Sunday, August 10, 2008

AOU Meeting's Aftermath

The AOU meeting ended on Friday. During the week I attended dozens of fifteen-minute talks covering a range of species and scientific topics. Some talks were great, some are hard to remember, but all were useful. Here are ten things I learned from some of the better talks and posters:

1. Free-roaming cats are bad news for gray catbirds

2. Lead and trash are trouble for California condors

3. Wood thrushes can successfully defend their nests from blue jays

4. West Nile Virus is hammering sage grouse and coal bed methane drilling is helping the mosquitoes spread

5. Kirtland's warblers are doing well in their Upper Midwest breeding grounds and their Bahamanian wintering areas

6. Not all wildfire sites are good for black-backed and three-toed woodpeckers

7. Rusty blackbirds are essentially small wading birds that require shallow ponds where they forage on aquatic insects.

8. Warbling vireos can grasp cowbird eggs in their bill to eject them from their nests

9. Dickcissels can fledge up to 5 cowbird chicks from one nest!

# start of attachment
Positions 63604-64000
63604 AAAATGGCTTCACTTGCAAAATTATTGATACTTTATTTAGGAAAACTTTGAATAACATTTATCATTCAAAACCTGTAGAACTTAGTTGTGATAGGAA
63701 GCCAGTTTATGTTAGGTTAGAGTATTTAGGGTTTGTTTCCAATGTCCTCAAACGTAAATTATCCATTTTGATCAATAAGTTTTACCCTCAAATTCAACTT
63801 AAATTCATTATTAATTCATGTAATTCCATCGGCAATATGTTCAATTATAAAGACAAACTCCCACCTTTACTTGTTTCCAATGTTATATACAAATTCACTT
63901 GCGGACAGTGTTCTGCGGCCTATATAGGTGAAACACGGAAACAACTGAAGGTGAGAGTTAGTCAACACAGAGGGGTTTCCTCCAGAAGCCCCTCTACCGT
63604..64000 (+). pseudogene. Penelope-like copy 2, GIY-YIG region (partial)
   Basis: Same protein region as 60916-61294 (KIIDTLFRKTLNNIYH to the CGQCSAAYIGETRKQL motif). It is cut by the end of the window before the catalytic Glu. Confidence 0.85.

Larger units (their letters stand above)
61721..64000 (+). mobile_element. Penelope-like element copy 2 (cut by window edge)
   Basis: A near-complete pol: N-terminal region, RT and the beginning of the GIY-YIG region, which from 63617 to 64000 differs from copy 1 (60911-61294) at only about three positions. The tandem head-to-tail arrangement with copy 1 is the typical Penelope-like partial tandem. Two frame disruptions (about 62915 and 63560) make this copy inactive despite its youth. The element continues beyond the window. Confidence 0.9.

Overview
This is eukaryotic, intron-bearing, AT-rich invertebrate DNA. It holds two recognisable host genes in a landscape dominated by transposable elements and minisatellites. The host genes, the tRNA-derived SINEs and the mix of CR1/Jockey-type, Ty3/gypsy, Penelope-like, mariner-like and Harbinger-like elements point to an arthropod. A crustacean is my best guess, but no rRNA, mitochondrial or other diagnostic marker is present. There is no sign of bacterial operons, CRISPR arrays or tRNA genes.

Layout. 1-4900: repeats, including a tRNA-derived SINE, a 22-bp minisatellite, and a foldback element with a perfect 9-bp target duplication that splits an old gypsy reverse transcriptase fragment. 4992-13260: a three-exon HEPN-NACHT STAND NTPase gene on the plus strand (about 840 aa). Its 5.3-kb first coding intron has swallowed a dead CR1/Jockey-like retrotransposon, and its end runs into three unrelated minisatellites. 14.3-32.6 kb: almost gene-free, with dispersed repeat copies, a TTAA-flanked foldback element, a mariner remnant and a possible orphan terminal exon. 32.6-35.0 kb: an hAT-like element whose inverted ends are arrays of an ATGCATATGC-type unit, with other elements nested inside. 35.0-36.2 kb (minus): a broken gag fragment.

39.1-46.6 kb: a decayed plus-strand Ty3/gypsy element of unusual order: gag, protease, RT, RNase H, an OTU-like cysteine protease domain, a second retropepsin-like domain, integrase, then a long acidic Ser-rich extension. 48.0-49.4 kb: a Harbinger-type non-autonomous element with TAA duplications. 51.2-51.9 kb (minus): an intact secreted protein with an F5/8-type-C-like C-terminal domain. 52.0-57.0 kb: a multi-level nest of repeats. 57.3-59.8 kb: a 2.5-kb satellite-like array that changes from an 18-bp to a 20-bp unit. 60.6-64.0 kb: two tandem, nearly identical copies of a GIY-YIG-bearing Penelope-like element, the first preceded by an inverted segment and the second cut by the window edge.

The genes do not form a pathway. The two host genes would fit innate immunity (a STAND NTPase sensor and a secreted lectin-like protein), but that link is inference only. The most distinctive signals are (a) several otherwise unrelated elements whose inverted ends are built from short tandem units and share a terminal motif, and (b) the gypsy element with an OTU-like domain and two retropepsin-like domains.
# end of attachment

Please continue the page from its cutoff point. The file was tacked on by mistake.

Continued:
10. I need to go to Sabino Canyon in southern Mexico to see military macaws

Though tired from the long week, Sarah and I decided to drive to Pacific City and spend the rest of the weekend at the beach. My in-laws' beach house is coming together nicely and will soon be fully operational.

The stairway to the loft has been assembled, so we can now take in views of haystack rock to the west,

and the Nestucca River to the east.

Around the house, a small family of deer roamed the streets

and monstrous manroot vines are growing prickly friuts, the only gourds native to the coast.
After a few days of doing little more than eating, napping, and beach walking I am now ready to get back to the data analyses and paper-writing.

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